The switch statement in Java

Switch statements are shorthands for a certain kind of if statement. It is not uncommon to see a stack of if statements all relate to the same quantity like this:

if (x == 0) doSomething0();
else if (x == 1) doSomething1();
else if (x == 2) doSomething2();
else if (x == 3) doSomething3();
else if (x == 4) doSomething4();
else doSomethingElse();

Java has a shorthand for these types of multiple if statements, the switch-case statement. Here's how you'd write the above using a switch-case:

switch (x) {
  case 0: 
  case 1: 
  case 2: 
  case 3: 
  case 4: 

In this fragment x must be a variable or expression that can be cast to an int without loss of precision. This means the variable must be or the expression must return an int, byte, short or char. x is compared with the value of each the case statements in succession until one matches. This fragment compares x to literals, but these too could be variables or expressions as long as the variable or result of the expression is an int, byte, short or char. If no cases are matched, the default action is triggered.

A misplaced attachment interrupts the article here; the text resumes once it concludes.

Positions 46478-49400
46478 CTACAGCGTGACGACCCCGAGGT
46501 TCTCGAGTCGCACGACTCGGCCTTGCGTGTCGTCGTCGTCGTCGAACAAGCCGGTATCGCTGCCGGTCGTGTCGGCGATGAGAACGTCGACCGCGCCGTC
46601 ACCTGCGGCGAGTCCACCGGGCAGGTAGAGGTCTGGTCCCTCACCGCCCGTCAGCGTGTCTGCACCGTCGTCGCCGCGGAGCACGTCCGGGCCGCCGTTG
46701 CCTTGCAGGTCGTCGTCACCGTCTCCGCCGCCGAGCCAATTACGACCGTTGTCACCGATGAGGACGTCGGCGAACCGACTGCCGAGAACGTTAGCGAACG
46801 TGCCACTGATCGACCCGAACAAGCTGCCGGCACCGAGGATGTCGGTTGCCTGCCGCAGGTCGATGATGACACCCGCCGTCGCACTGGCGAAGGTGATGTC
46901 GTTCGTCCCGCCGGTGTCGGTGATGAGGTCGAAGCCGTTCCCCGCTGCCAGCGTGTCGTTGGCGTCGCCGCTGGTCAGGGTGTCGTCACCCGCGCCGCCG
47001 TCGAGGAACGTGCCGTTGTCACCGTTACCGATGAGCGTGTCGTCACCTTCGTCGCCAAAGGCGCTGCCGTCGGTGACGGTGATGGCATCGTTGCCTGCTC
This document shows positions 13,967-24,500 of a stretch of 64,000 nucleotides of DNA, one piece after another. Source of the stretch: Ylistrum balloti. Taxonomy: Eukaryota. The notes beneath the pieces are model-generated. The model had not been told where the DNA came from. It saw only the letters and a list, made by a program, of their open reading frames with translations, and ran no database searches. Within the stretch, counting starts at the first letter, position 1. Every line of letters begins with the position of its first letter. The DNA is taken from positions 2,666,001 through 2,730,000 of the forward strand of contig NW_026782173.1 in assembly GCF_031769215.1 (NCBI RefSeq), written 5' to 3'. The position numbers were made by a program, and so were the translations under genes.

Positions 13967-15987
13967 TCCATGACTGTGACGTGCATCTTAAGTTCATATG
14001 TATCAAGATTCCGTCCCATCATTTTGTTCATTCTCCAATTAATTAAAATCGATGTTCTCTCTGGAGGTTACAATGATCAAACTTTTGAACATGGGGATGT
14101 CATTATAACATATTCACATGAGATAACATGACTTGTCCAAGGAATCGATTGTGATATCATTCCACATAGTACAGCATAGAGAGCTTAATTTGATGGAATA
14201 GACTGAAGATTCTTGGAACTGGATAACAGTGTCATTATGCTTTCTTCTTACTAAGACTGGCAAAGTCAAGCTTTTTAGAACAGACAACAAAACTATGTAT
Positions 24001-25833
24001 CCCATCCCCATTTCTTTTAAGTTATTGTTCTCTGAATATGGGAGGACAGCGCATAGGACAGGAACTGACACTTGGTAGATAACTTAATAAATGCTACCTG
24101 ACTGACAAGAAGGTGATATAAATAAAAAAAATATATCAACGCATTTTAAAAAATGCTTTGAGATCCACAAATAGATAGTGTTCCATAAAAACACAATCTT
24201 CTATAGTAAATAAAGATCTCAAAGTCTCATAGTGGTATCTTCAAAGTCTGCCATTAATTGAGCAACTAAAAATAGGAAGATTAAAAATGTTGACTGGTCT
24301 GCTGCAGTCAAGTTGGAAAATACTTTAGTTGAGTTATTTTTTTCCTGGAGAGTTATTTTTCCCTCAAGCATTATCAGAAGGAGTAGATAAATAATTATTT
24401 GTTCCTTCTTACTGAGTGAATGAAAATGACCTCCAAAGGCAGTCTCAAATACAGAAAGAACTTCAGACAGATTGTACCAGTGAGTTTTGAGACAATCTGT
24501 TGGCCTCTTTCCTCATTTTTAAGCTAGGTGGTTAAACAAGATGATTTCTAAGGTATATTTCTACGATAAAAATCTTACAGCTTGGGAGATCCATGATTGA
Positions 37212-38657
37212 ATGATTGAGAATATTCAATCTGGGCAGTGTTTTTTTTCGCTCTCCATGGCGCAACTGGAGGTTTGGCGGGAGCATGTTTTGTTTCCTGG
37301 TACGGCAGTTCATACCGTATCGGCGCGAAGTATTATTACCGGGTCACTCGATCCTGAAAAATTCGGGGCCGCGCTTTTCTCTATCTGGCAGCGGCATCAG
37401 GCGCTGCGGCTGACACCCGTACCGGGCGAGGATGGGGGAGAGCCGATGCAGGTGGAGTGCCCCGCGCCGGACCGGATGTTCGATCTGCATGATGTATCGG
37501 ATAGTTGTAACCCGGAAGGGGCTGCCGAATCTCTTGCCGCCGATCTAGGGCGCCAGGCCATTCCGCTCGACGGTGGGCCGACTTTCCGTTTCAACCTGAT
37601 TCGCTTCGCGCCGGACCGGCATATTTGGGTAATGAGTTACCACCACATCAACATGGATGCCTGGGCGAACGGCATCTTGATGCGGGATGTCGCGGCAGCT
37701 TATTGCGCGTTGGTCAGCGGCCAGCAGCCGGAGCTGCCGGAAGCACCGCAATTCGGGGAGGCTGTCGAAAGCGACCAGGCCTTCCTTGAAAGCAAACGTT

Once a match is found, all subsequent statements are executed until the end of the switch block is reached or you break out of the block. This can trigger decidedly unexpected behavior. Therefore it is common to include the break statement at the end of each case block. It's good programming practice to put a break after each one unless you explicitly want all subsequent statements to be executed.

It's important to remember that the switch statement doesn't end when one case is matched and its action performed. The program then executes all statements that follow in that switch block until specifically told to break.

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Copyright 1997-9 Elliotte Rusty Harold
Last Modified September 24, 1999